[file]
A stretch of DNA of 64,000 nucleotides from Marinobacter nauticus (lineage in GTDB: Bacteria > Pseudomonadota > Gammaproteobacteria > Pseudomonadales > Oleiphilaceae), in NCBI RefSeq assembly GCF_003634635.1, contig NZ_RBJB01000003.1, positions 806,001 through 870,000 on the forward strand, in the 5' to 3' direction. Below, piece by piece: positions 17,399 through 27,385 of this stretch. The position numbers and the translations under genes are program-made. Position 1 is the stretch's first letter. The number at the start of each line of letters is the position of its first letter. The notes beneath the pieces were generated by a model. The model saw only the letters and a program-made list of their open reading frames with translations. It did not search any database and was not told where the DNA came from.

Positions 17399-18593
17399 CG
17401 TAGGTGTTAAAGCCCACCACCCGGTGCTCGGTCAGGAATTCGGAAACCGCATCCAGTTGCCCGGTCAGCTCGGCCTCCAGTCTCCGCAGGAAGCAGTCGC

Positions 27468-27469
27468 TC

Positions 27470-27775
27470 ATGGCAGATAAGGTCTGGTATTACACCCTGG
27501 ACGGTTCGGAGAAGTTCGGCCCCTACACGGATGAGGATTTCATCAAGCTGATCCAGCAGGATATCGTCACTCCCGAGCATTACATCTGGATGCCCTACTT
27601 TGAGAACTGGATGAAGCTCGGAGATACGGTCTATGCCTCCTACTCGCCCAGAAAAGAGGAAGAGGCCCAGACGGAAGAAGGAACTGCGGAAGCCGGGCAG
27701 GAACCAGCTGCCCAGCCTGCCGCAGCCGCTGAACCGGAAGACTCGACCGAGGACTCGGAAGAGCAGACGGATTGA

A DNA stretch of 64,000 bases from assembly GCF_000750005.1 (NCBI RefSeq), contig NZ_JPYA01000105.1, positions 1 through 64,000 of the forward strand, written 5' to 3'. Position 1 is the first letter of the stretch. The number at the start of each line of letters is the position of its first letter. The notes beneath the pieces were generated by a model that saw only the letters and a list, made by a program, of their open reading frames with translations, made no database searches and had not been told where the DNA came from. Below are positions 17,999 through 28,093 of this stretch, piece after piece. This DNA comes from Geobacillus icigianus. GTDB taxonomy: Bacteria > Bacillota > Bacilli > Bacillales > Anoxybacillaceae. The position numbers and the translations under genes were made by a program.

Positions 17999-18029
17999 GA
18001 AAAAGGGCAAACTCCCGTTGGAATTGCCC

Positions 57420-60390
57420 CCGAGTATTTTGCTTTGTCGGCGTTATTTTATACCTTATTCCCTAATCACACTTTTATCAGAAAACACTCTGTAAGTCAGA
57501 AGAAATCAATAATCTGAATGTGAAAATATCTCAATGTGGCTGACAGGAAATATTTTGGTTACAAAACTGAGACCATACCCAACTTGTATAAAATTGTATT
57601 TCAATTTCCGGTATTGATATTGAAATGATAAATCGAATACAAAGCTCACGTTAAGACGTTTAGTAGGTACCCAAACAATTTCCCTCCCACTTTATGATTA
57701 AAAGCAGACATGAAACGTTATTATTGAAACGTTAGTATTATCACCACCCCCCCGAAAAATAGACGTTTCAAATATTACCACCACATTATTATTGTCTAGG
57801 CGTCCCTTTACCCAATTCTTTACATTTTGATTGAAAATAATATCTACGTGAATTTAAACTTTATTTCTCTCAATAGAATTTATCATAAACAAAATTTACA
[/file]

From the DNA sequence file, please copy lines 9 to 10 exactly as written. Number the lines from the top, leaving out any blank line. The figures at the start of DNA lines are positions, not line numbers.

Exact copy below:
27501 ACGGTTCGGAGAAGTTCGGCCCCTACACGGATGAGGATTTCATCAAGCTGATCCAGCAGGATATCGTCACTCCCGAGCATTACATCTGGATGCCCTACTT
27601 TGAGAACTGGATGAAGCTCGGAGATACGGTCTATGCCTCCTACTCGCCCAGAAAAGAGGAAGAGGCCCAGACGGAAGAAGGAACTGCGGAAGCCGGGCAG